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Southeast Asian Programs

The University of Michigan’s strength in Southeast Asian studies is based on a long history of U.S. engagement with the region. The Department of Asian Languages and Cultures offers regular language courses in Filipino, Indonesian, Thai, and Vietnamese. Javanese is offered on an as-needed basis.

Southeast Asia is the future of world’s economy. The rapid development in the Southeast Asian region and its economy creates job opportunities for students who master Southeast Asian languages. Comprised of eleven countries: Brunei, Burma (Myanmar), Cambodia, Timor-Leste, Indonesia, Laos, Malaysia, the Philippines, Singapore, Thailand, and Vietnam, the region has been recognized as one of the most dynamic and strategic regions in world, in part due to the strong ties of the Association of Southeast Asian Nations (ASEAN) with the U.S. and other parts of the world.

Students will be exposed to the unique and diverse cultures of Southeast Asia both inside and outside the classroom, and will have the opportunity to participate in many extra-curricular activities organized by their instructors and the program’s Fulbright teaching assistants. 

Why Study Filipino?

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Tagalog is an Austronesian language originally spoken in the vicinity of the capital of the Philippines, Manila. Among the approximately one hundred languages of the country, it has the oldest and most extensive literature, dating from the sixteenth century. It eventually was taken as the basis of the national language, Filipino, in 1937. Today, if one includes second language speakers and speakers outside the Philippines (including substantial populations in the U.S.), there are almost 60 million people who speak Filipino. Filipino has long been written with alphabets making use of Roman letters and, due to the U.S. involvement in the Philippines, English has had a pervasive influence on Filipino, which contains many loan words.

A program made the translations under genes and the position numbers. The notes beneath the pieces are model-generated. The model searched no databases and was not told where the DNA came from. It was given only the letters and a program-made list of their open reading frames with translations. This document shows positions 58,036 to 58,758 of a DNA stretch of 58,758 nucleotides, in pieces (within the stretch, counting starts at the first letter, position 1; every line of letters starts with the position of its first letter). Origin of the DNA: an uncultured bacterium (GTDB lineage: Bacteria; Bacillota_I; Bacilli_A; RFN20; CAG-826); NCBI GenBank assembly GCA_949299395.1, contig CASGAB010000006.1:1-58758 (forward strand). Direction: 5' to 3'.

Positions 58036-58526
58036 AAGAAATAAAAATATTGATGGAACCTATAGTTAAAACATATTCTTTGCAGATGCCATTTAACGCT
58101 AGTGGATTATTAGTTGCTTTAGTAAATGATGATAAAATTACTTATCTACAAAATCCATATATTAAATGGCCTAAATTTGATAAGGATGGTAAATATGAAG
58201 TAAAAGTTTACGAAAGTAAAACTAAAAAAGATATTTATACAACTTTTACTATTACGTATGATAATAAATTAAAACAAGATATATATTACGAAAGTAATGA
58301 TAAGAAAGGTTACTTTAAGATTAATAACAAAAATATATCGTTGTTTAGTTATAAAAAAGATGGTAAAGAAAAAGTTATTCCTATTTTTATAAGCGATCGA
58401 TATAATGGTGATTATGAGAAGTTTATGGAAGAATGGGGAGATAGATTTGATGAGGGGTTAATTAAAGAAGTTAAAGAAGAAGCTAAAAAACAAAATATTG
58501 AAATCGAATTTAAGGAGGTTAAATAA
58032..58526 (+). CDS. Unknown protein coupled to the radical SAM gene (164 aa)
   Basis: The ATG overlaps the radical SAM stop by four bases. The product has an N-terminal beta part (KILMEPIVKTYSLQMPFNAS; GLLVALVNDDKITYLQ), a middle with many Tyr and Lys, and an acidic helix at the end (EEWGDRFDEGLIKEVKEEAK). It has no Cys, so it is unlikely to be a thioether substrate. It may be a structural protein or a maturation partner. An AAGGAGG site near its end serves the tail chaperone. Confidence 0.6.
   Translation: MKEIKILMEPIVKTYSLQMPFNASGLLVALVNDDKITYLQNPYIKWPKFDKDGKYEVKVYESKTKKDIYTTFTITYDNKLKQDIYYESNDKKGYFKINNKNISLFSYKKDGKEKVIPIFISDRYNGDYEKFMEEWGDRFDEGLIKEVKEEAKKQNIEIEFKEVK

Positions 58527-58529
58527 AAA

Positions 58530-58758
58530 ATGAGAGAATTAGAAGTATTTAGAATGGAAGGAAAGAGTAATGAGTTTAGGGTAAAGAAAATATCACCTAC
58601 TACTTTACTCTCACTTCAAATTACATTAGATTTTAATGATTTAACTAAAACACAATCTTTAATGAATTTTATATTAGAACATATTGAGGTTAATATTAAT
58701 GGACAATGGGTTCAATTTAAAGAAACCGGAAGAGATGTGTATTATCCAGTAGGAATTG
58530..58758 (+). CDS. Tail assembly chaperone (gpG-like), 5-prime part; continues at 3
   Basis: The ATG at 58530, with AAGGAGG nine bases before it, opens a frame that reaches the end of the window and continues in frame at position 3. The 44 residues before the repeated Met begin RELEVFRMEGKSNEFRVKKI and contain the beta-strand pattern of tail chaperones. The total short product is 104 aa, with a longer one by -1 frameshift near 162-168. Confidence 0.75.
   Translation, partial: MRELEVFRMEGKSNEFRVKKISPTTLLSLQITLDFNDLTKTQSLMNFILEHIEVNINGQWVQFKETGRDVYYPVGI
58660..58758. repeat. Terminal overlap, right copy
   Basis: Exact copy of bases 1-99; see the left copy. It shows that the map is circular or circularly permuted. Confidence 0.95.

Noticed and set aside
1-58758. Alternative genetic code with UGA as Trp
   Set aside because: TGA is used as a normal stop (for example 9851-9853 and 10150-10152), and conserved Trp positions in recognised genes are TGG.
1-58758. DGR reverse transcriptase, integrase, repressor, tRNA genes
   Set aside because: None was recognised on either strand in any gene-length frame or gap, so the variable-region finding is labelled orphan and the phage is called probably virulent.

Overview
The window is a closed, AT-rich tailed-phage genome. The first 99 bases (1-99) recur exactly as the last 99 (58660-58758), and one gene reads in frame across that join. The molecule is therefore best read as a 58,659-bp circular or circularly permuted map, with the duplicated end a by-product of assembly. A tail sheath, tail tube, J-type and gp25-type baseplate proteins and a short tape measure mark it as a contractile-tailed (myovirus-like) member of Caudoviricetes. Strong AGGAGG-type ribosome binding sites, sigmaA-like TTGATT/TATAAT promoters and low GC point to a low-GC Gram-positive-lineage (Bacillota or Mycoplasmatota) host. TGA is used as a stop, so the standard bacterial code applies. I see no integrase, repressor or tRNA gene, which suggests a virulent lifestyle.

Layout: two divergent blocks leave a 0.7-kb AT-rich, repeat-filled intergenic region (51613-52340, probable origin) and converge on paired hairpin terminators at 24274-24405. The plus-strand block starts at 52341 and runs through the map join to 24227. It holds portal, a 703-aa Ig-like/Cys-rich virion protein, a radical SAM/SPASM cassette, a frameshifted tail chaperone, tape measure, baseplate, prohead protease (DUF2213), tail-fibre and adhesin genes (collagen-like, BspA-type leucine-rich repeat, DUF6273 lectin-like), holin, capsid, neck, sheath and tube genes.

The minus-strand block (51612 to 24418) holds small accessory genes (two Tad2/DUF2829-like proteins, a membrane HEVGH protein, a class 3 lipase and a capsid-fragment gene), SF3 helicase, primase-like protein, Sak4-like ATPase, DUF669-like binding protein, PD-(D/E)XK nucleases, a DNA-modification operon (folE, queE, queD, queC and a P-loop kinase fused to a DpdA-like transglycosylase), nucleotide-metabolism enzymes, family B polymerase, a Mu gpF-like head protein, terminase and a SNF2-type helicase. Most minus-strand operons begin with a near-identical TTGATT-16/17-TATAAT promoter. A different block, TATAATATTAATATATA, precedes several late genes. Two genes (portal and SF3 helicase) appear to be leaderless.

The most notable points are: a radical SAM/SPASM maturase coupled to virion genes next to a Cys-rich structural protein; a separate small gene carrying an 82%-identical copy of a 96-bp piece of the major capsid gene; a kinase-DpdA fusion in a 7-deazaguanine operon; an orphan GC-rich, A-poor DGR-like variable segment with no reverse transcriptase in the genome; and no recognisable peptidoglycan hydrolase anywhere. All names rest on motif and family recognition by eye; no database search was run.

Filipino Language Courses

ASIANLAN 111: First Year Filipino I

ASIANLAN 112: First Year Filipino II

ASIANLAN 211: Second Year Filipino I

ASIANLAN 212: Second Year Filipino II (Completion of this course with a grade of C- or better meets the LSA Language Requirement)

ASIANLAN 411: Advanced Filipino I

ASIANLAN 412: Advanced Filipino II

Why Study Indonesian?

Indonesian, or “Bahasa Indonesia” is the sixth most widely spoken language in the world. It is spoken by over 240 million inhabitants of Indonesia and over 22 million Malaysians and southern Thais. Indonesian has incorporated many words and terms from other languages, including Sanskrit, Arabic, Chinese, Portuguese, Dutch, and English, and it is spoken by substantial populations in the Netherlands, the Philippines, Saudi Arabia, Singapore, and the U.S.  In comparison to European languages, Indonesian grammar is fairly simple, with no conjugations, no tenses, and no declensions.  Bahasa Indonesia uses the Roman alphabet (except for some religious texts, which are written in an Arabic script). Indonesia is home both to the largest Muslim population in the world and to a vast array of vibrant literary, artistic, and cultural traditions.

Indonesian Language Courses

ASIANLAN 121: First Year Indonesian I

ASIANLAN 122: First Year Indonesian II

ASIANLAN 221: Second Year Indonesian I

ASIANLAN 222: Second Year Indonesian II (Completion of this course with a grade of C- or better meets the LSA Language Requirement)

ASIANLAN 419: Advanced Indonesian I

ASIANLAN 420: Advanced Indonesian II 

Javanese courses are taught on an as-needed basis. Please contact the department at um-alc@umich.edu if you have questions regarding courses in Javanese.